Newcastle University research aims to discover if fracking can cause earthquakes

A man stands on the debris of collapsed houses after a 7.3-magnitude earthquake in Nepal this May. Credit: Reuters

Scientists will now be able to see if fracking causes earthquakes thanks to new research at Newcastle University.

Research lead Professor Richard Davies and his team have looked at UK data going back to the 1970s to work out how many earth tremors have been caused by humans.

This is the first time "seismic activity" across the UK has been analysed. The aim is to set a national baseline for earthquakes caused by human activity ahead of any future decisions around fracking.

  • The first UK exploratory fracking operation at Preese Hall, Lancashire, in 2011 resulted in a 2.3 magnitude earthquake.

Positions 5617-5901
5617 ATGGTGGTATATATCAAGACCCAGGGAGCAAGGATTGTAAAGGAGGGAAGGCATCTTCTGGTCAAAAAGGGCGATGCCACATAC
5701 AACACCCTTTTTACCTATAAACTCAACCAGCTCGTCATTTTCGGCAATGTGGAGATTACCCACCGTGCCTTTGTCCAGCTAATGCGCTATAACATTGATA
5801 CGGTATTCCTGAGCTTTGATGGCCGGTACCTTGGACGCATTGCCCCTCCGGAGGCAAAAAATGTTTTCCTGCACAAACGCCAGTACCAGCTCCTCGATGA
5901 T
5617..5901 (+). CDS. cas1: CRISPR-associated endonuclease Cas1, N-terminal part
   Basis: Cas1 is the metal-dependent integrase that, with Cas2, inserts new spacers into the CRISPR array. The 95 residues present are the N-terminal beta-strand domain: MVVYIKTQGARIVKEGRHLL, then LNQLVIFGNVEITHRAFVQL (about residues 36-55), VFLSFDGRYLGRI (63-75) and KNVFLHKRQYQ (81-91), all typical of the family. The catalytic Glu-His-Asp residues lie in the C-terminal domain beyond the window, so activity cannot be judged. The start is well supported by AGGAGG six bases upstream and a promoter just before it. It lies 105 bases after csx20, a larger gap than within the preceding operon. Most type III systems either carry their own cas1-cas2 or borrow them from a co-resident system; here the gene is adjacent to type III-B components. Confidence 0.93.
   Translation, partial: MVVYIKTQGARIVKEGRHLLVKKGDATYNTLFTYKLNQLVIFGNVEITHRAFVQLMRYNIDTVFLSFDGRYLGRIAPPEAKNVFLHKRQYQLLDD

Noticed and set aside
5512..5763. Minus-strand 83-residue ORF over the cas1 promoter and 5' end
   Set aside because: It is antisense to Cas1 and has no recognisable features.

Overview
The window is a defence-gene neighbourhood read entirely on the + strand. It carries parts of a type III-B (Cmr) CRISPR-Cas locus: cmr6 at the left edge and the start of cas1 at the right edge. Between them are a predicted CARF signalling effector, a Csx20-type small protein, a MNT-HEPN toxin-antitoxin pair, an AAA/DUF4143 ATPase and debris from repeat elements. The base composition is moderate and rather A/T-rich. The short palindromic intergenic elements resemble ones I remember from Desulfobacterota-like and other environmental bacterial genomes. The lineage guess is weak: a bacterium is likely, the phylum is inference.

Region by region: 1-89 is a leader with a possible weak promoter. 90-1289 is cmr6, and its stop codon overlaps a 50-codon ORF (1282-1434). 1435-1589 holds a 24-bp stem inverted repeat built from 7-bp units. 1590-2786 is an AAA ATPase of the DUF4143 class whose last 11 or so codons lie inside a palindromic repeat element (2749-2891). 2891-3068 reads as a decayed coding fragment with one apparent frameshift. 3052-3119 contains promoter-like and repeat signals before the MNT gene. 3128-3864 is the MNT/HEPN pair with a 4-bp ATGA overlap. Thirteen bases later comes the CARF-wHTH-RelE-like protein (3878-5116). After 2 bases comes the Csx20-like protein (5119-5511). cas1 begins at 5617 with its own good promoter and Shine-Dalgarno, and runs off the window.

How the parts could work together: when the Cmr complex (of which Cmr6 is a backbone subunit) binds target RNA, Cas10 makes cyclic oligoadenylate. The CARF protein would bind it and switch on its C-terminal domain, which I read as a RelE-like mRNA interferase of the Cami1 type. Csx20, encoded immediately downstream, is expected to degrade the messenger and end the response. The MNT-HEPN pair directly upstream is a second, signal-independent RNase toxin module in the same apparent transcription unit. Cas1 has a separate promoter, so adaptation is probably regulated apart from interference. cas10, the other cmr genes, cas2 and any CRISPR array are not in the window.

• Two months later, a second earthquake of 1.5 magnitude was recorded and operations were suspended.

Thus far analysing the 1,769 seismic events over a forty year period that were above or equal to 1.5 in local magnitude, the minimum detectable threshold, the team of experts from Newcastle, Durham and Keele Universities showed that at least 21% were related to human activity, at least 40% were naturally-occurring and 39% were 'undefined'.